Jury of One is the second book in a series, and reads fine as a standalone. It is also a mystery, with a faint hint of romance.
Inspector Robin Bright and his partner, teacher Adam Matthews, met nearly a year ago when Robin investigated a murder at the school where Adam teaches. Their attraction was initially tempered by suspicion, but that’s all water under the bridge. They’ve been together just long enough to have moved in together, but Robin still has yet to let out his flat, and they both work a lot. Thus, building their new relationship has been difficult.
Robin being assigned a new murder investigation in a neighboring town makes life more difficult. Abbotson has plenty of constables, but the detecting force is out for the Abbotson Slasher, a scrote who’s stabbed three women over the past few months on the night of the new moon. So, when a male ex-spy is murdered on the night of the next expected slashing, Robin and his sergeant are called in to work that case.
The thing is, the witnesses are odd, and one turns up on Robin’s doorstep. He’d been a witness in a case on which Adam had served as a juror more than a decade ago, and he’s currently openly flirting with both Adam and Robin. The deeper Robin digs, the more likely it seems that some members of the police force are mixed in shady dealings.
Robin and his team are good rozzers, and find the bad guys despite the red herrings, but it doesn’t mean that all’s well, because Adam’s at risk; he knows some of the players in this case quite well, which, yeah, gets him into deep trouble by the end.
I picked this one for TBR Pile Week for Reading Challenge Month because it’s been out over a year and I have enjoyed some of the historical mysteries I’ve read from Charlie Cochrane. This is a contemporary mystery, and it was well-paced and well-plotted. There are lots of diversions distancing us from the culprits and Robin and his investigators are diligent in their duty. As a mystery, it works nicely. The romance/love between Robin and Adam is present, but I’d characterize it mostly as longing. They long to be near one another. They are mostly comfortable, and they do not burn up the sheets on the page. They spend long evenings apart and are sometimes too knackered to get it on when they manage to have a night in together. And, it’s always fade-to-black when they do have the energy.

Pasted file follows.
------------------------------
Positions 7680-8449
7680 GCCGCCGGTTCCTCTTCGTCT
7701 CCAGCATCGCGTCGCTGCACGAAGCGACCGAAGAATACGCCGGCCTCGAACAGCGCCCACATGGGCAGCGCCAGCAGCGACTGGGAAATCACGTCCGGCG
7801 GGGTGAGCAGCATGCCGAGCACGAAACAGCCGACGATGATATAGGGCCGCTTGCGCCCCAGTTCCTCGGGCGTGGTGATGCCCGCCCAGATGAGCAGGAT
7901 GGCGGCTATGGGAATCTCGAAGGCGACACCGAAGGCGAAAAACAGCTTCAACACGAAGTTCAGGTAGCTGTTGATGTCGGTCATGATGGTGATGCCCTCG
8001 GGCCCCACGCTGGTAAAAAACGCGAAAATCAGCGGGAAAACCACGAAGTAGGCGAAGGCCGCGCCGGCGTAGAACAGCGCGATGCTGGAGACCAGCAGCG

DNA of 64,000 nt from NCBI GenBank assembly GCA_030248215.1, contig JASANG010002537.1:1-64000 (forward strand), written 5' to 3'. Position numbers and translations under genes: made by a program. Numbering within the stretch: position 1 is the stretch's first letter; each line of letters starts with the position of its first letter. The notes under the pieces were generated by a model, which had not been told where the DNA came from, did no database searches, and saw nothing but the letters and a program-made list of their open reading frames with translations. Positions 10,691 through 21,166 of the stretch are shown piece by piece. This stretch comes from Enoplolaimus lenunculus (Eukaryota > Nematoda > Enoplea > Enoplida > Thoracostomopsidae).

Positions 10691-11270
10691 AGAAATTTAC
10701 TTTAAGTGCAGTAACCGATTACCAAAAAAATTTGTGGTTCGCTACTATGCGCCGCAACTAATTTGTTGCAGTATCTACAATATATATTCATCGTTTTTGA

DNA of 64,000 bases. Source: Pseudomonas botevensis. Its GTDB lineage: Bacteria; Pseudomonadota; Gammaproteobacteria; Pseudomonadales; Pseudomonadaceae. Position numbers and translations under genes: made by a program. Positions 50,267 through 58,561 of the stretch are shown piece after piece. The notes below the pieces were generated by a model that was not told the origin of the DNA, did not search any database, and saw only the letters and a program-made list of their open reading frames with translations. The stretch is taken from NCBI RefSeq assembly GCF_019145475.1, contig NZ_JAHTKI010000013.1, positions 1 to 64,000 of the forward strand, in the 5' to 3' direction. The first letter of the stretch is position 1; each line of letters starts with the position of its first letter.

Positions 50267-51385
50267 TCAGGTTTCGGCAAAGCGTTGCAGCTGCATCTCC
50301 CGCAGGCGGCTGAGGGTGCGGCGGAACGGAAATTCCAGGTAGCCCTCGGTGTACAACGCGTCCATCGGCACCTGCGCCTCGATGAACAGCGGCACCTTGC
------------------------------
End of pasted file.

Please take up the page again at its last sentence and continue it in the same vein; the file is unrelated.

I’d highly recommend this series to readers who love both mysteries and British colloquial English as the language could be frustrating to people who haven’t developed an ear for the vernacular. (Note: I’ve used some of the fun Brit-y vocab I picked up from the book in this review.) I’m a little sorry I didn’t read the first book, because I would have liked to see Robin and Adam connect. The story wasn’t hard to follow, having not read the first book, though. One other note: Robin and Adam are dog daddies to Campbell, a protective Newfoundland who is quite heroic in both stories. It’s fun how much they love him.
This review is part of our Reading Challenge Month for TBR Pile Week! Leave a relevant comment below and you will be entered to win a fabulous prize from NineStar Press. Four lucky winners will each receive a $25 NineStar Press gift card. Commenters will also be entered to win our amazing grand prize sponsored by Dreamspinner Press (a loaded Kindle fire filled with DSP books!). You can get more information on our Challenge Month here, and more details on TBR Pile Week here. And be sure to check out our prize post for more about the awesome prizes!